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Life Abounds in a Conservation Cemetery: The Six-Spotted Tiger Beetle


Six-spotted Tiger Beetle (Cicindela Sexguttata)


Life Abounds in a Conservation Cemetery: The Six-Spotted Tiger Beetle…

A conservation cemetery is, by design, a green space large enough to be a true nature preserve. It may encompass a woodland, a field of wildflowers, even a stream. The hope is that in communion with the natural world, we will find comfort and peace, that in walking amongst the trees, we will find solace for our aching hearts. The intention is to honor the earth and provide a refuge from development and other human impacts. There are countless animals and plants that will benefit from this gift. This month we focus on one such beneficiary, the Six-Spotted Tiger Beetle:

The six-spotted tiger beetle (Cicindela sexguttata) is one of my favorite forest sightings.  Its iridescent emerald green body is easily recognizable as it moves quickly along the path, alternately running and flying. Avid predators, they have excellent vision and rapid reflexes, which makes it hard for admirers to get a good look at them! They run along the ground searching for prey and also catch fast-moving prey on the fly, feeding on caterpillars, beetles, flies, grasshopper nymphs, spiders and other arthropods.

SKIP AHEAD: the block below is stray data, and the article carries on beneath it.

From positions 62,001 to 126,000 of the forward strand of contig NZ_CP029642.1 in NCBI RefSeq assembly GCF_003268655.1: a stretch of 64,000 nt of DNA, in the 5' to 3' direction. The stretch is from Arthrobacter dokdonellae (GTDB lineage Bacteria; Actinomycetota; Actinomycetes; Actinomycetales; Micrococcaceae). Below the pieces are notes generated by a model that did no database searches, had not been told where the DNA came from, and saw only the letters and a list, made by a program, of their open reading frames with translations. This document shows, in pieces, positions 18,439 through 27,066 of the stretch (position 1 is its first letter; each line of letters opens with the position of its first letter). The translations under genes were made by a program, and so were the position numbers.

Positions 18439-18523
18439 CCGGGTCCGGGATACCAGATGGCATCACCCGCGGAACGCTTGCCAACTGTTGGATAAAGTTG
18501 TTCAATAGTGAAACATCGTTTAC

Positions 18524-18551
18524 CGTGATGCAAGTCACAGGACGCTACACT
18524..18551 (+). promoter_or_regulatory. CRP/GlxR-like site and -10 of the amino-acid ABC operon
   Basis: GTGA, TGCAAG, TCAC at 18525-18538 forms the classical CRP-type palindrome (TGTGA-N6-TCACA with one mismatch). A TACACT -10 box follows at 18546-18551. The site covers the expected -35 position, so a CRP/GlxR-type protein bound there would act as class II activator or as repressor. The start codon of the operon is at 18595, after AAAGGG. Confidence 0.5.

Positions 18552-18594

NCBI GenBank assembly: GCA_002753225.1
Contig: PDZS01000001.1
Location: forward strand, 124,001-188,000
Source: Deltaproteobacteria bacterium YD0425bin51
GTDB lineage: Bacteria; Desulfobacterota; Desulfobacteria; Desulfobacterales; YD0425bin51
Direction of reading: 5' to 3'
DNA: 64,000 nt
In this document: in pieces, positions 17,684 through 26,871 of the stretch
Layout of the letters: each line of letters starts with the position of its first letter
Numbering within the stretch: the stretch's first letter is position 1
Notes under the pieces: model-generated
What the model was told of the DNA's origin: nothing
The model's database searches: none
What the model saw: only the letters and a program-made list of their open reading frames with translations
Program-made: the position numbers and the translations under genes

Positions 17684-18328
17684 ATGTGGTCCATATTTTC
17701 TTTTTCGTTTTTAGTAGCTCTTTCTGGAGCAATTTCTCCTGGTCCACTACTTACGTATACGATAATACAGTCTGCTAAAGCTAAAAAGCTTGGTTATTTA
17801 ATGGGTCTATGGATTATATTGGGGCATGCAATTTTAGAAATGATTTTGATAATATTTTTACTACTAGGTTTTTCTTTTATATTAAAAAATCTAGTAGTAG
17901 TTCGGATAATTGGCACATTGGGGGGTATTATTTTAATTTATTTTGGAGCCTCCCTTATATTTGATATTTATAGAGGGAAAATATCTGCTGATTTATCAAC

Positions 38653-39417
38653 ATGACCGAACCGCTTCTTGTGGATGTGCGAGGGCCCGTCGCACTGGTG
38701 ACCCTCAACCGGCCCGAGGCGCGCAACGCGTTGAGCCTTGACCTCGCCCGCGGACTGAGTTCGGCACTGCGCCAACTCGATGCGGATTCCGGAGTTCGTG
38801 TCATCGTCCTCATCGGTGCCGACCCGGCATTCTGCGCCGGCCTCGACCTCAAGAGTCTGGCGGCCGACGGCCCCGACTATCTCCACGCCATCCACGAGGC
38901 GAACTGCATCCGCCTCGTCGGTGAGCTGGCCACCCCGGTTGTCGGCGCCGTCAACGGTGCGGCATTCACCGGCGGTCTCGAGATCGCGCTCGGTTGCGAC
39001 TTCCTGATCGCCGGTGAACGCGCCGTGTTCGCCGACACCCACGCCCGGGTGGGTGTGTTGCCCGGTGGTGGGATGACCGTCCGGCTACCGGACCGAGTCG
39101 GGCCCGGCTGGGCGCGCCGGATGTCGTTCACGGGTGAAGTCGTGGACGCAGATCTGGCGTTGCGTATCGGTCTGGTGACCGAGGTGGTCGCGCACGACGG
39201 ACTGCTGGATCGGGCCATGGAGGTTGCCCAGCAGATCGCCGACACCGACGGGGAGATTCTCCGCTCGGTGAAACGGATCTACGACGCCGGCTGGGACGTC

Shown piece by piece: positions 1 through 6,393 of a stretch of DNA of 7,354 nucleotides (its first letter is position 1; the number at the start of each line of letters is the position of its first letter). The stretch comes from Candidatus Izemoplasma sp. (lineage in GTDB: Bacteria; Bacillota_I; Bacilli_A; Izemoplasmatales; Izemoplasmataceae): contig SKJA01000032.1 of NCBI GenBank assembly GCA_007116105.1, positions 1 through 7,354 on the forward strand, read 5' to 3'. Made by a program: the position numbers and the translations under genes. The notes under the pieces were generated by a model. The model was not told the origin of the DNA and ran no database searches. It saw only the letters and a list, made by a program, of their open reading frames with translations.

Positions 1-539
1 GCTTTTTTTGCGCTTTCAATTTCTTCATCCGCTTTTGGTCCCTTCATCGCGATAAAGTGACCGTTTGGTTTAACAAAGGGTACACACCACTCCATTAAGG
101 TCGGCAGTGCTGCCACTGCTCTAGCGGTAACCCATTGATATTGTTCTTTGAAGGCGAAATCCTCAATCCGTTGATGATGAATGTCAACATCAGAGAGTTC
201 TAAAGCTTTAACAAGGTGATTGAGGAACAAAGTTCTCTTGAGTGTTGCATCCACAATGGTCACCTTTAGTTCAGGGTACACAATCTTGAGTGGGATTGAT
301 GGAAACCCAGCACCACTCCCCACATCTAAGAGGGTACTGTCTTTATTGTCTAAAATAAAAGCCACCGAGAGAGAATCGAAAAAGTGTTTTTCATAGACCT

The larvae are also predators, feeding in a unique way. Tiger beetle larvae build vertical tunnels in the soil and wait at the entrance for an unsuspecting arthropod to happen by.  Then they spring into action! They toss their heads backwards and grab the prey with their sickle-shaped jaws. Hooks on their abdomen anchor them in the tunnel as the victims are pulled down into the burrow. They then secrete enzymes to help break the prey down before ingestion.  It’s a dramatic way to feed!

Life isn’t worry free though. Robber flies, other beetles, dragonflies, birds, and small vertebrates prey on tiger beetles. They can also be parasitized by certain mites, wasps, and bees.

Tiger beetle males practice mate-guarding. Mating occurs shortly after the adults emerge, but females will often re-mate. To prevent this, males will often ride on the females back after mating, holding onto her thorax with his large mandibles, providing a clear deterrent to other interested males!

The six-spotted tiger beetle is found in the spring and summer in eastern deciduous forests. Keep your eyes open for a bright green beauty darting about in search of a meal. They are a treat to see in action and are clearly deserving of the name “tiger” in both the larval and adult stages of life!

*photo captured by John Christian Phifer

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